And the other area of major improvement was the messaging infrastructure. In the early years, all the messaging was handled by a logger unit that was instantiated somewhere in the instance hierarchy and it was always a bit hard to control. Now, Specman has introduced a message manager which lives on the top of the environment and that can be controlled directly, or by means of the instance hierarchy. It’s way more intuitive to use.

Along with this, they introduced structured debug messages so instead of just printing your message to the screen or to a file, you can now extend all your units and your data types with structured messages like “message begin” and “message end”. This can then be recorded in a database and later be accessed by other tools for analysis.

AM: Hmmm, all these messaging features sound handy, especially when making a test bench or DUT more ‘debug-able’. I’m sure I’m not alone when I say that I’ve had to jump through hoops to get the messaging to be more flexible, understandable and better structured in a test bench. Can you think of one more?

TD: Yes, the constraints solver. So in the beginning the solver was called PGen, and over the years there were only minor improvements. What Specman decided to do was to redesign the solver from scratch.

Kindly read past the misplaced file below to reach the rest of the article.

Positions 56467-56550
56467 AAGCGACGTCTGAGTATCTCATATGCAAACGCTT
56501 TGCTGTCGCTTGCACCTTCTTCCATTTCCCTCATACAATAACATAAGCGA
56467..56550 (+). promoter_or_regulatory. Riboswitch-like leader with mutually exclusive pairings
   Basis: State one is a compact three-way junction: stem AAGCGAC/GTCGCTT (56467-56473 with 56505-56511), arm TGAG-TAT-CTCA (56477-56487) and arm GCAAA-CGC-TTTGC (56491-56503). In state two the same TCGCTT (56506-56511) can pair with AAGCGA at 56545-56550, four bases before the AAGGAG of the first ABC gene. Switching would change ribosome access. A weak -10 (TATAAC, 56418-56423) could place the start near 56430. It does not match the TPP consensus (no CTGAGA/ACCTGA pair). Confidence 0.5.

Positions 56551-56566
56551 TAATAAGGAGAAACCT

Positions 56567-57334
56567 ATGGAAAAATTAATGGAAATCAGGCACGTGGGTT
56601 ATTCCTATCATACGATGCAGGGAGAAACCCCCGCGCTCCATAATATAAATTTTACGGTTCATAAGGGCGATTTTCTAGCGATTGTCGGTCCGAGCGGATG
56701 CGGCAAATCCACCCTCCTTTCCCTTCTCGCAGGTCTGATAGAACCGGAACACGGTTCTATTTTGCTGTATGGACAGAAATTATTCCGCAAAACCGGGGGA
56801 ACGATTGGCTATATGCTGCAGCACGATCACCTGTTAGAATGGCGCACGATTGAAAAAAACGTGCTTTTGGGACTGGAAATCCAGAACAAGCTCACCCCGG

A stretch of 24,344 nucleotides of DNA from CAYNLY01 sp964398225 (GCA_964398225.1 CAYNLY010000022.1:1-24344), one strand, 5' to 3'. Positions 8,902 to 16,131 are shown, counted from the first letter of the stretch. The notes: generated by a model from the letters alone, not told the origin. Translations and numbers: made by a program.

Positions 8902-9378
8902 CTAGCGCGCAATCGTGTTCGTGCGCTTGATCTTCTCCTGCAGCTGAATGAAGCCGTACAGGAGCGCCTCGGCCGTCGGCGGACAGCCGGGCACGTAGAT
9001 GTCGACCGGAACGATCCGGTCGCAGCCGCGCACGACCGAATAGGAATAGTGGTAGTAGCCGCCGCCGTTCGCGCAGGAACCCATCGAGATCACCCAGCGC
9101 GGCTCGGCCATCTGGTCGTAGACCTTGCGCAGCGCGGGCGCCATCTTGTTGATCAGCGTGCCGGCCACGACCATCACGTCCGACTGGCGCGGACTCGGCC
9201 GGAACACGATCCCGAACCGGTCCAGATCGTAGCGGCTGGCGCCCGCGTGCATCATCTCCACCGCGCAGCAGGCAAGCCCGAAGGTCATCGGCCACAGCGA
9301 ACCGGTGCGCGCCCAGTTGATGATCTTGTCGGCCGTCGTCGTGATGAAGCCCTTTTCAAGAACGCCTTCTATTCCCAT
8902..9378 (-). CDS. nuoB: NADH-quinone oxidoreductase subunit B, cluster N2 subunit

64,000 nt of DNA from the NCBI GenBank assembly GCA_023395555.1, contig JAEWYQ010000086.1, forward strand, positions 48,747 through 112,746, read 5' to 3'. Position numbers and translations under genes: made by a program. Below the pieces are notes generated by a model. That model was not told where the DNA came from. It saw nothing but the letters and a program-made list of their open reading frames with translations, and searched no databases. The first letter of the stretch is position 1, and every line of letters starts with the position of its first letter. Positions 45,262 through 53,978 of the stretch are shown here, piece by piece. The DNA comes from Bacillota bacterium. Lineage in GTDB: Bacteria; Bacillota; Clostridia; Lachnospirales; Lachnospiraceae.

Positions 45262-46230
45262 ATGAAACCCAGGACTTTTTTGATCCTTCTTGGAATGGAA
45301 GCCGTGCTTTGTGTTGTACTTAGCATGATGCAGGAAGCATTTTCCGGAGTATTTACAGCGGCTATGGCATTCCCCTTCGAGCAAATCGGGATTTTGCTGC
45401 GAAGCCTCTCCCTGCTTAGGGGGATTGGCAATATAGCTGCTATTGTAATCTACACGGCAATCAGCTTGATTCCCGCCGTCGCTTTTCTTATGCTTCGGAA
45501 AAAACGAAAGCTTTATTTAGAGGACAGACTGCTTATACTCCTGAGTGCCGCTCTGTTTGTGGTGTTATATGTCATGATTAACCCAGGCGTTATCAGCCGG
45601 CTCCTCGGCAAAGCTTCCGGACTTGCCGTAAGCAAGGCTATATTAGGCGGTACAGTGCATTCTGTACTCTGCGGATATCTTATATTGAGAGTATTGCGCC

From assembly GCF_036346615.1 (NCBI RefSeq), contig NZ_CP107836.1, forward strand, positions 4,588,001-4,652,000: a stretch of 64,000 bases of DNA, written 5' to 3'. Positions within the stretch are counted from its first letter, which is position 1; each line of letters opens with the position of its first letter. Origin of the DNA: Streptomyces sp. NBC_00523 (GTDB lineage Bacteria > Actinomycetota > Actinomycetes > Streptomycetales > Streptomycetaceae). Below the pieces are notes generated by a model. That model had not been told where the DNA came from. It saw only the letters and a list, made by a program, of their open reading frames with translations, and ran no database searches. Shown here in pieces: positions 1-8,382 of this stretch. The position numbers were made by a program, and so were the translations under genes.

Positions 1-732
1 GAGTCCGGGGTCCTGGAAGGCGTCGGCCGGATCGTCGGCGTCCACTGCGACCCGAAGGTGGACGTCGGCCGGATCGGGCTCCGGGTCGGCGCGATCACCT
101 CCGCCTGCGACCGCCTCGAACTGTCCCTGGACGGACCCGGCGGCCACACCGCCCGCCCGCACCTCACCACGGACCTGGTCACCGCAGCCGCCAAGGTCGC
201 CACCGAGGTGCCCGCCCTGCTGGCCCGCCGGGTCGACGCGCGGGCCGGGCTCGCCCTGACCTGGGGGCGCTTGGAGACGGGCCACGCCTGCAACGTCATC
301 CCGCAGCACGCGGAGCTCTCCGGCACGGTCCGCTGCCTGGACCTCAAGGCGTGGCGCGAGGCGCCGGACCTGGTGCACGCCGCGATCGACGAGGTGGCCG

And so now they have this new constraints solver, IntelliGen, which is a lot better than the old one. More powerful, better performance, better features and so on. It’s already the default now so people don’t have to worry about switching to it.

AM: Interesting. The last time I worked with it a few years ago, PGen was still in use. Good to see they’ve set the new solver as the default.

It’s equally good to see that they’re taking feedback from the users and implementing them slowly but surely back into the tool. That’s always a benefit for the users.

TD: Yes, of course. I remember at one of these user conferences, they took a vote over some certain feature where the question was “should we go for more backward compatibility or more versatility?” so it was kind of nice that they asked for opinions.

AM: A democratic approach with the user base. Refreshing.

TD: Yes, right.